Since the worker now has an empty car 22, he can start a new carton 28 by pressing the "open" button on ODU keyboard 36. If the previous carton was closed due to a "split", the system will assign the same store and remaining pick quantity on the ODU 34. The worker can then complete the pick cycle in the manner described above. Otherwise the system can assign a different store to that car.
To assign a new store to a car, pressing the "open" button on key panel 36 sends a request from the tug computer 25 to central dispatch computer 32 for all current car assignments. As explained above, stores are grouped in "flow waves" on a schedule. A store remains in the current flow wave so long as there are a certain number of cartons to be sent to that store (this is referred to as the "wave limit"). The tug computer 25 accordingly first chooses any store whose carton reservation is unsatisfied. Generally stores have a reservation of zero cartons, but the system operator can set up the system such that a given number of cars for certain stores is maintained, regardless of the contents of the flow racks.
If no stores with unsatisfied carton reservations are found, the tug computer 25 next looks for a store in the current flow wave whose demand can fill a carton with an SKU batch currently on the pick face, taking into account stores to which one or more cars have already been assigned.
If no such stores are found, the tug computer will next look for a store in the current flow wave for which picks for the store would deplete an SKU batch currently on the pick face even though it would not fill the new carton.
If no such stores are found, the tug computer next looks for a store in the current flow wave which needs items from an SKU batch in the flow racks, not necessarily at the pick face yet, and enough to fill at least one carton.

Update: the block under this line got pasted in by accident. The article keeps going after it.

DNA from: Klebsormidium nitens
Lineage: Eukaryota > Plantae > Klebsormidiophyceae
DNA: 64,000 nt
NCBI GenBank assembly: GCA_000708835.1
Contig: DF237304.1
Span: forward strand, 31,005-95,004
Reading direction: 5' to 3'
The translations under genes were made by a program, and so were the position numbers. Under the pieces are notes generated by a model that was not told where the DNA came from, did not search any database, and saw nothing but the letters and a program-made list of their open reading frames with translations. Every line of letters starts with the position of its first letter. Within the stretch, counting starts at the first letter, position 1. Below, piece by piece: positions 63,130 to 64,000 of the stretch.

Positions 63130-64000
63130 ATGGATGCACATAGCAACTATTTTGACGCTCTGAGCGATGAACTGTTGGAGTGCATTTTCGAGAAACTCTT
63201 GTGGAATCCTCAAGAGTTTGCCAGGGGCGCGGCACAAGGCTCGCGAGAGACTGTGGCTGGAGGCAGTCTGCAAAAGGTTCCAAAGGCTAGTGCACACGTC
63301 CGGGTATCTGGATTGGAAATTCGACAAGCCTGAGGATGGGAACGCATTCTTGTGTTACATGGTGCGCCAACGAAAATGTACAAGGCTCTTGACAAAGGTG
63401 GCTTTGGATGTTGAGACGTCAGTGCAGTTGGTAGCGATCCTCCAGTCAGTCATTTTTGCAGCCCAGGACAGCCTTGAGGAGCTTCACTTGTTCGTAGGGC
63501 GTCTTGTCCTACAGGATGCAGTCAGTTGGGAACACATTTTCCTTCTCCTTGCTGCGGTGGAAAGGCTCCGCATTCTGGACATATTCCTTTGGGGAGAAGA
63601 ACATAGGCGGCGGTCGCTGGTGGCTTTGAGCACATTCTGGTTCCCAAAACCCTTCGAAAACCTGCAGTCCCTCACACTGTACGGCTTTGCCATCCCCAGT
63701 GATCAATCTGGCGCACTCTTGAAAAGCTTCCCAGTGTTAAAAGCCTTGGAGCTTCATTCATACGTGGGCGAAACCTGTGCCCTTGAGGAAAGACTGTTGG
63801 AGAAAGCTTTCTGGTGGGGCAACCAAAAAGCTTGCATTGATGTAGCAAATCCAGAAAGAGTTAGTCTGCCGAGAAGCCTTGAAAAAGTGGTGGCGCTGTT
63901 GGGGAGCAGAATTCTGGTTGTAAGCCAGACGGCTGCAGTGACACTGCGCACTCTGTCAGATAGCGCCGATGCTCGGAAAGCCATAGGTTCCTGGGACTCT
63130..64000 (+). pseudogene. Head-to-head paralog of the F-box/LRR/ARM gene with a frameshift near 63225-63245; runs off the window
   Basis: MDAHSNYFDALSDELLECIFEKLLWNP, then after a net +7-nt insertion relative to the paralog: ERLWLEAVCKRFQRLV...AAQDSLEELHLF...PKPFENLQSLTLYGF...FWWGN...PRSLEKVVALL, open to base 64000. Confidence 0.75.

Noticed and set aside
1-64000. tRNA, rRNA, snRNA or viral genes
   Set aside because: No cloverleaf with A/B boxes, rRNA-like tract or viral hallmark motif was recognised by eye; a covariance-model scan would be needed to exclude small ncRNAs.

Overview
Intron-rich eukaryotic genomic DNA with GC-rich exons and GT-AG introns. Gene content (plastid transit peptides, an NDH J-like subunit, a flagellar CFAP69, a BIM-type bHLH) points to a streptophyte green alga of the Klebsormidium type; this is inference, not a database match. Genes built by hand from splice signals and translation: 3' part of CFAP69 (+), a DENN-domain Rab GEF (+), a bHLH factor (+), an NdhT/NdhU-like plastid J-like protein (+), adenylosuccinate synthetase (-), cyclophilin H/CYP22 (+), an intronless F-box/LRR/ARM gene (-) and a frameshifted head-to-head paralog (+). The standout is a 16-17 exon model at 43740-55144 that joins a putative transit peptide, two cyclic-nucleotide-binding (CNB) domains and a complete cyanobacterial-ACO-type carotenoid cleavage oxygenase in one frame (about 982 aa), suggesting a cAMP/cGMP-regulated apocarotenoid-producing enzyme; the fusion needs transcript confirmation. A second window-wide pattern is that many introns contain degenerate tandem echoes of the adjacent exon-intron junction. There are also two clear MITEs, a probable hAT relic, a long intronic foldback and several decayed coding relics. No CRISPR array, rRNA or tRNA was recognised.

If no such stores are found, the tug computer 25 next looks for a store which is in the current flow wave and which needs items from an SKU batch in stock, whether or not it is in the flow racks or the store's demand will fill a complete carton.
If no such stores are found, the tug computer 25 will finally look for stores in the next flow wave, applying the above criteria in the-same order until a new box can be opened.
When a particular SKU batch is depleted, this will be indicated on the ODU; e.g., the "pick" quantity on the ODU units will flash. Normally, the quantity remaining in the SKU batch will match the "pick" number in display 38. To begin using a new SKU batch, the worker first confirms the new batch's identity to the system. In one embodiment, the picker presses the open button and uses a barcode reader attached to one of the ODU units 34 in his put zone to identify the new SKU batch to the tug computer 25. Or, alternately or as a backup function, the worker can enter the new SKU batch number via any one of ODU panels 34 by entering the SKU number via the numeric input keys on key panel 36, followed by the "done" key.